Whitepaper: Incentive Travel Spending on Rebound

The report quotes a recent Society of Travel Executives survey, in which more than 80 percent of companies surveyed said they plan to incorporate motivational travel in the next one to three years.

After a two-year long pullback, many companies plan to renew incentive travel benefits and rewards for employees, channel partners, and customers, having rediscovered that travel incentives are directly linked to employee performance and customer loyalty, according to a new white paper, "Incentive Travel Recovering from Belly-flop," published by the Incentive Travel Council (ITC) of the Incentive Marketing Association.

The report quotes a recent Society of Travel Executives survey, in which more than 80 percent of companies surveyed said they plan to incorporate motivational travel in the next one to three years, and many of the same companies report a current, real-time return to travel incentives.

"It's a perfect time for corporations to get back to the grassroots value of incentives, particularly travel," said Carol Wain, ITC president. "Short, mid- or long-term, it's a proven and psychological fact that employees, channel partners, and customers respond better to the carrot; not the stick. It's unfortunate that those organizations that abandoned these investments had to learn the hard way that the people involved and participating in their overall mission are living, breathing assets that want, need and deserve to be motivated, recognized, and rewarded."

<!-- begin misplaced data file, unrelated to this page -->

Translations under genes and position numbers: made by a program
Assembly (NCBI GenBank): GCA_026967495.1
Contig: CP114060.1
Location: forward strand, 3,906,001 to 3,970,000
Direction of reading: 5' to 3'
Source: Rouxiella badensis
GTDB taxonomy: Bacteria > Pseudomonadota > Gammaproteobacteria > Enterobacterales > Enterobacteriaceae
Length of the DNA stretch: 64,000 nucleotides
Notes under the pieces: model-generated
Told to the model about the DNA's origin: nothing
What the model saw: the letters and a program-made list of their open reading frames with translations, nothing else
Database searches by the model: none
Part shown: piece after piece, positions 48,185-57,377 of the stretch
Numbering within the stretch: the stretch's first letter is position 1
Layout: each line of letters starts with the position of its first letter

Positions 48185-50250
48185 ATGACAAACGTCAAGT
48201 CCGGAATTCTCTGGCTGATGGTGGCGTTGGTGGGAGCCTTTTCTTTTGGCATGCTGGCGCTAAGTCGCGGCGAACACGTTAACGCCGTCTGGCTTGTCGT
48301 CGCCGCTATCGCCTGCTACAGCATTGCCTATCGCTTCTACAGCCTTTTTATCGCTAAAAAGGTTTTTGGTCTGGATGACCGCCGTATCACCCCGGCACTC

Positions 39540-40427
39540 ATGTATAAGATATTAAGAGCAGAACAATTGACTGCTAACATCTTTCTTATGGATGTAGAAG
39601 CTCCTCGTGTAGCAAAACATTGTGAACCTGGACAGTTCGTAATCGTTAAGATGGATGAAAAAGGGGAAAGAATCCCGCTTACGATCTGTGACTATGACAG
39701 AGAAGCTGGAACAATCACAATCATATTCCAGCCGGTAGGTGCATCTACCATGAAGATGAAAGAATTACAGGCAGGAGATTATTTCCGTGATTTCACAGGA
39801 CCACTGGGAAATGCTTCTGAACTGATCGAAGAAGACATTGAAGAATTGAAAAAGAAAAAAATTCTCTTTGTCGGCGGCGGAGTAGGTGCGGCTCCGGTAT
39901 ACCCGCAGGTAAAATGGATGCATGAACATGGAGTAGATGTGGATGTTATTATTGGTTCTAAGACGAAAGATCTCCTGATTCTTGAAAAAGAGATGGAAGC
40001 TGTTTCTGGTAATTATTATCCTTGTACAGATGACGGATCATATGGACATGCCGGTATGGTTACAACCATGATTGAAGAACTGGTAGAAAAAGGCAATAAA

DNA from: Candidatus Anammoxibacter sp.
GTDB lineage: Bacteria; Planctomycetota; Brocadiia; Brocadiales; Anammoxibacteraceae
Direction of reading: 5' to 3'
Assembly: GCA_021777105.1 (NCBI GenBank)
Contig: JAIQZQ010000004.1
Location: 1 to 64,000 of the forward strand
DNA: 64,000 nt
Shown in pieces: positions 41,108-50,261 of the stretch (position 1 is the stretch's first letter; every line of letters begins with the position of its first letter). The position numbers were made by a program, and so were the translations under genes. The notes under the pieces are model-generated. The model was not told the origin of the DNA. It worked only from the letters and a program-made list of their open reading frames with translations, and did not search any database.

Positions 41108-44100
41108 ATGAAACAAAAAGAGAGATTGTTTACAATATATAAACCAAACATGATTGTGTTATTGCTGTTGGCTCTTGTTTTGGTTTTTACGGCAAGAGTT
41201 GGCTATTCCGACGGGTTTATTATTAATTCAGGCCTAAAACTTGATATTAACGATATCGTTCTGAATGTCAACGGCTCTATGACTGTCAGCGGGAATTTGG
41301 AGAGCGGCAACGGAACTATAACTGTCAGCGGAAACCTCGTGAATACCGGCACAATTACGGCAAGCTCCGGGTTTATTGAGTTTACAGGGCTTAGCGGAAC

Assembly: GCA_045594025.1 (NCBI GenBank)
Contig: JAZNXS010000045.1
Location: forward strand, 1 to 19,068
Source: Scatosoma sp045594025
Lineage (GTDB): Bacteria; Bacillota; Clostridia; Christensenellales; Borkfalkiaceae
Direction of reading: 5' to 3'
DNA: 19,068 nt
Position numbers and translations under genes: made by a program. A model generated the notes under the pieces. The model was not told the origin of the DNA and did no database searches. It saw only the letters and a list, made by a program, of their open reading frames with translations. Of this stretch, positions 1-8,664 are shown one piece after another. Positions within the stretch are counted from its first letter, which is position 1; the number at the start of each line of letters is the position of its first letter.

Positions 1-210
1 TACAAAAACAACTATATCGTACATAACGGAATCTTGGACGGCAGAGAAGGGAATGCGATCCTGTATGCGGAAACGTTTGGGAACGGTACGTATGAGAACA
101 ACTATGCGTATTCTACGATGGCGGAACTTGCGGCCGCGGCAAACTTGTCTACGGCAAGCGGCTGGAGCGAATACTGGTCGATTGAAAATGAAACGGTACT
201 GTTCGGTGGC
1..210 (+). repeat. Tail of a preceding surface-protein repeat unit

The report examines how two companies—DriveSavers of Novata, Calif., and SFN Group of Ft. Lauderdale, Fla.,—retained their incentive travel programs in difficult economic times, managed their programs creatively, and realized effective and measurable results.

"The fact is that, right now—with the economy still in recovery—it is going to take a creative approach to solve issues and achieve department objectives," Wain said. "Businesses have now seen the connection with lower profit, higher churn, lost opportunities, and reduced productivity with their decision to reduce or cancel their incentive and recognition programs, and the smarter ones retained their programs or are now getting back on board with them."

To read "Incentive Travel Recovering from Belly-flop," visit the featured resources section of the Incentive Marketing Association's website, www.incentivemarketing.org.

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